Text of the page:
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Rorschach (Walter Kovacs)

https://static.tvtropes.org/pmwiki/pub/images/rco017_5.jpg
Click here to see him without his mask. 
"You know what I wish? I wish all the scum of the Earth had one throat and I had my hands about it."
Played by: Jackie Earle Haley (film)

"The accumulated filth of all their sex and murder will foam up about their waists and all the whores and politicians will look up and shout 'save us'... and I'll look down and whisper 'no'."

The only non-government superhero still active as of the beginning of the book, Rorschach is a ruthless, disturbed vigilante who believes the world to be falling apart around him. He speaks in fragments and lives like a bum, having devoted his life almost entirely to fighting crime—and it's his devotion that allows him to pick up the trail of a man's mysterious death...


  • Abusive Parents: His mother was certainly a horrible parent. How bad was she? When informed of her death, Walter only had one thing to say: "Good".
  • Adaptational Attractiveness: Jackie Earle Haley as Walter without his mask looks much better than his graphic novel counterpart, who is described in-universe by Dr. Long as "fascinatingly ugly".
  • All of the Other Reindeer: Some bullies show this to Rorschach and he goes berserk on them.
  • Ambiguous Disorder: He has No Social Skills, an extreme dislike of physical contact and bizarre monotone syntax.
  • Anti-Hero: Rorschach is one of the best and most famous examples in comic books.
  • The Anti-Nihilist: Possible, since Rorschach believes that rules and principles are the most important in life because the world has no more meaning than the one we impose on it. Alternatively or overlaps with Übermensch.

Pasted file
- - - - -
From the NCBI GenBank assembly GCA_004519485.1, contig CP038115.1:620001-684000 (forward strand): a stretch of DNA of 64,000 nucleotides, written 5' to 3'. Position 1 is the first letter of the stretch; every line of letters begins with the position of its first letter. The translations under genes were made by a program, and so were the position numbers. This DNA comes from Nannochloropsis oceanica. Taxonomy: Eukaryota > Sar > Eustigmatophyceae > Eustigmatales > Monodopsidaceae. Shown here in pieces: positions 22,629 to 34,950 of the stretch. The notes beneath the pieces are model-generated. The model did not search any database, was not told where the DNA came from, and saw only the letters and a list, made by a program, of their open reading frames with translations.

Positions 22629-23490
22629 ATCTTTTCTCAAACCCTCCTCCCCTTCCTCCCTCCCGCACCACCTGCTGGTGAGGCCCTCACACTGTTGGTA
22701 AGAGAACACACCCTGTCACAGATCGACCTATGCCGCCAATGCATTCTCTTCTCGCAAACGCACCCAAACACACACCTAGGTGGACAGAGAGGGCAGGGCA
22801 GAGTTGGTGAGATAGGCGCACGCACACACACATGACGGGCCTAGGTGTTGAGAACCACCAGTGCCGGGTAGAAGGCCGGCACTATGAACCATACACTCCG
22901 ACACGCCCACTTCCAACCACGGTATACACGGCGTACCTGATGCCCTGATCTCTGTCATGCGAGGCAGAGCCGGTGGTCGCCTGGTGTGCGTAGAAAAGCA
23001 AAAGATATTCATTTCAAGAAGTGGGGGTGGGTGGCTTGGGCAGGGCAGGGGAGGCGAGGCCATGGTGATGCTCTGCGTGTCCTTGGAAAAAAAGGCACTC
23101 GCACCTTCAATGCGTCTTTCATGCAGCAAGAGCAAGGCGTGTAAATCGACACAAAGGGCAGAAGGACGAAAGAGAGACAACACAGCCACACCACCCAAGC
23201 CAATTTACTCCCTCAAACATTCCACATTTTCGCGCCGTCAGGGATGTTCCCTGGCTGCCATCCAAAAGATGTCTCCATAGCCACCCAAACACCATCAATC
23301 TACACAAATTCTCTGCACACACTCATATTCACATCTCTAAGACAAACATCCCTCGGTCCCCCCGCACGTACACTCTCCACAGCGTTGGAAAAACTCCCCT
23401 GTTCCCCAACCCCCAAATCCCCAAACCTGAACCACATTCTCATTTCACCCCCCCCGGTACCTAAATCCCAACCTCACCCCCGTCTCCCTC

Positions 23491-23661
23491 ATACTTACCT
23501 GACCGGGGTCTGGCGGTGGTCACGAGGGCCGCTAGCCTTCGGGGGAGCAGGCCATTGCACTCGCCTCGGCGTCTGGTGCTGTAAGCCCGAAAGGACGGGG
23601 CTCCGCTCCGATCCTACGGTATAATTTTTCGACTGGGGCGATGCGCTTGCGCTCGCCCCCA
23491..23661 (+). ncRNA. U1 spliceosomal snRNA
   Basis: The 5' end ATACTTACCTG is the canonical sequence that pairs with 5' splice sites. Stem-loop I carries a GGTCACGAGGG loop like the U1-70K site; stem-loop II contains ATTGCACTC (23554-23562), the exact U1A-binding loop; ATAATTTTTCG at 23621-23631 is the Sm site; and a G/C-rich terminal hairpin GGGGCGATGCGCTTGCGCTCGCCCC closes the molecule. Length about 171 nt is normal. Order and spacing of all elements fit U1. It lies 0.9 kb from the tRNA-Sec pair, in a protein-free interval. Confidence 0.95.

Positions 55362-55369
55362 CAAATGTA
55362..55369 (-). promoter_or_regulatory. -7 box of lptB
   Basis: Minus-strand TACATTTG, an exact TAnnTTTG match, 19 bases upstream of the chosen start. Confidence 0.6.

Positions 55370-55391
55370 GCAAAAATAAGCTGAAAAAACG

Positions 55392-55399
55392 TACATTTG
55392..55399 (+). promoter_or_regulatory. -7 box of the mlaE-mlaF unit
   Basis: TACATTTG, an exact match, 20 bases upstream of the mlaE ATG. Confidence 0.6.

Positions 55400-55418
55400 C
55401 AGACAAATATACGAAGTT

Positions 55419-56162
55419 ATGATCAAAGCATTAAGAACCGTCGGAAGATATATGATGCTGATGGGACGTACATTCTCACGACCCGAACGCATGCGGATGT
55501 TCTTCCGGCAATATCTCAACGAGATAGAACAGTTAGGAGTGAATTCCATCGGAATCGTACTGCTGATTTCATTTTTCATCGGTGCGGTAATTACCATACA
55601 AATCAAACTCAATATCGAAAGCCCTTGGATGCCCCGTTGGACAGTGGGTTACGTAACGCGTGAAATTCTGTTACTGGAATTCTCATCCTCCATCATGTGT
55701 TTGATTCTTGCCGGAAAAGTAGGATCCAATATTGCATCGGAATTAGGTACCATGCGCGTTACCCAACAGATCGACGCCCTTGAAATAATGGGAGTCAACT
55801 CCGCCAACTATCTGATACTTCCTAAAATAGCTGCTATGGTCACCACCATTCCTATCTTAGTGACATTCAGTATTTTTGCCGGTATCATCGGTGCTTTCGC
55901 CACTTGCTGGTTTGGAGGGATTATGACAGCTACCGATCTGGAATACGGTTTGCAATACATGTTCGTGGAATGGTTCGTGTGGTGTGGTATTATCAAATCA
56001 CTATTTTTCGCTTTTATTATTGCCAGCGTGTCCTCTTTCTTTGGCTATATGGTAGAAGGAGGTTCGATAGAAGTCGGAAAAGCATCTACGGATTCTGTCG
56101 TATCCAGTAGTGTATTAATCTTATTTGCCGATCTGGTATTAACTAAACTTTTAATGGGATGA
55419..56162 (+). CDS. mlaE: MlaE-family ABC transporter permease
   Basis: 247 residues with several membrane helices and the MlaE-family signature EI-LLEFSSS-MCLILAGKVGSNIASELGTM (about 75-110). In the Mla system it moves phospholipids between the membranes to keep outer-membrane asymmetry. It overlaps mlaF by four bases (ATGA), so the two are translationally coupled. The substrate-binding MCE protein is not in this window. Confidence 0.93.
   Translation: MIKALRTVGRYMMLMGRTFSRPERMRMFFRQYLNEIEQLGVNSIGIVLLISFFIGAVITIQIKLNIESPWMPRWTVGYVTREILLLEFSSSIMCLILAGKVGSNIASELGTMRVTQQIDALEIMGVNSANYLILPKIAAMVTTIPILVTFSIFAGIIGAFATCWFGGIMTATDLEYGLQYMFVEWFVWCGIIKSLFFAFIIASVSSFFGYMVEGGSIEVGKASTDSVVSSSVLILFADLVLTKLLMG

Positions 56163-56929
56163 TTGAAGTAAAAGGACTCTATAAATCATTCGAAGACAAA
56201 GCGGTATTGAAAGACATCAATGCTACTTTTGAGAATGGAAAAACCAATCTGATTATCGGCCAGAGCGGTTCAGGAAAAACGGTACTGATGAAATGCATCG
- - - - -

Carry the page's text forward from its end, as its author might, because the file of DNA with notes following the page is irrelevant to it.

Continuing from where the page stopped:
• Asexuality: Finds any acts of sex disgusting.
  • Ax-Crazy: See what he did to the child abductor and his dogs.
  • Badass Boast: Rorschach's boast is the trope image.
    "None of you seem to understand. I'm not locked in here with you. You're locked in here with me."
  • Badass Longcoat: More evocative of pulp heroes.
  • Badass Normal: He is, among other things, more badass than the Antarctic itself, enduring the bitter cold and what had to be some severe wind chill on one of Nite Owl's hoverbikes with no superpowers and no more protective equipment than the same overcoat and hat that he wore around New York. Without even a shiver. And then, after the big reveal but before his death, he starts to walk out into the same Antarctic weather, in the same clothes and with no easy route home, with his intention to reveal Veidt's crime even if he has to walk home to do it. Never compromise, indeed.
  • Bash Brothers: With Nite Owl.
  • Be Careful What You Wish For: His quote above. He feels the complete opposite when New York is destroyed.
  • Becoming the Mask: "NO! MY FACE! GIVE ME BACK MY FACE!" Averted see Dying as Yourself.
  • Black and White Insanity: Rorschach's devotion to his ethos is so strong that it is impossible for him to accept any form of compromise. The fault in his philosophy is shown early on, as his patriotism and admiration for the Comedian's persona and combat record make him accept the attempted rape of Sally Jupiter, who Rorschach considers to be a whore, as a moral lapse of an otherwise upstanding citizen, even though he is later shown to consider rape a perfectly good reason to kill someone.
  • Black and White Morality: Symbolically displayed through his mask, which is described as how he sees the world; through an extreme filter of black and white. Although to the other characters it's more like Black and Gray Morality.
  • The Blank: The whole idea behind his mask.
  • Blood Knight: Rorschach is hinted to be this. Upon seeing a woman about to be mugged and raped, Rorschach had this to say about the assailant:
    Rorschach: The man turned...and there was something rewarding in his eyes. Sometimes the night is generous to me.